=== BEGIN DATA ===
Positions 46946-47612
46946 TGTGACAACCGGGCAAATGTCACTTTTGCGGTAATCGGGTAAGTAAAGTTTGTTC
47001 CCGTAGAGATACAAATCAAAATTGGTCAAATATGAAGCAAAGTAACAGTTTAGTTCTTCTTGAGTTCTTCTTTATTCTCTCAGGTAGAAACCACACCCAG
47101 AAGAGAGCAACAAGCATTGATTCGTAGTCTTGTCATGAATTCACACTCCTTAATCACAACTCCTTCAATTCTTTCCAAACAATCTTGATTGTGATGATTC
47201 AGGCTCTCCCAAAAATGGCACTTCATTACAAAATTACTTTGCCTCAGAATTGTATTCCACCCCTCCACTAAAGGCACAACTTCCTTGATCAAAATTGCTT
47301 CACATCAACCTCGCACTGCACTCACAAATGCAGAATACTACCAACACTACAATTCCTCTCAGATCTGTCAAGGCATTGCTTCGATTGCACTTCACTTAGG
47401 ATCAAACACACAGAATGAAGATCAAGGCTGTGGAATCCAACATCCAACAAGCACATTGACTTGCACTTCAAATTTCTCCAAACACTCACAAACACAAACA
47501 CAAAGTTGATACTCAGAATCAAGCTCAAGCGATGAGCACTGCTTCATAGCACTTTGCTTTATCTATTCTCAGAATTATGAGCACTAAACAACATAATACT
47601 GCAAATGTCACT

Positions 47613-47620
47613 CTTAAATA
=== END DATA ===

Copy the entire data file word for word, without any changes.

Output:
Positions 46946-47612
46946 TGTGACAACCGGGCAAATGTCACTTTTGCGGTAATCGGGTAAGTAAAGTTTGTTC
47001 CCGTAGAGATACAAATCAAAATTGGTCAAATATGAAGCAAAGTAACAGTTTAGTTCTTCTTGAGTTCTTCTTTATTCTCTCAGGTAGAAACCACACCCAG
47101 AAGAGAGCAACAAGCATTGATTCGTAGTCTTGTCATGAATTCACACTCCTTAATCACAACTCCTTCAATTCTTTCCAAACAATCTTGATTGTGATGATTC
47201 AGGCTCTCCCAAAAATGGCACTTCATTACAAAATTACTTTGCCTCAGAATTGTATTCCACCCCTCCACTAAAGGCACAACTTCCTTGATCAAAATTGCTT
47301 CACATCAACCTCGCACTGCACTCACAAATGCAGAATACTACCAACACTACAATTCCTCTCAGATCTGTCAAGGCATTGCTTCGATTGCACTTCACTTAGG
47401 ATCAAACACACAGAATGAAGATCAAGGCTGTGGAATCCAACATCCAACAAGCACATTGACTTGCACTTCAAATTTCTCCAAACACTCACAAACACAAACA
47501 CAAAGTTGATACTCAGAATCAAGCTCAAGCGATGAGCACTGCTTCATAGCACTTTGCTTTATCTATTCTCAGAATTATGAGCACTAAACAACATAATACT
47601 GCAAATGTCACT

Positions 47613-47620
47613 CTTAAATA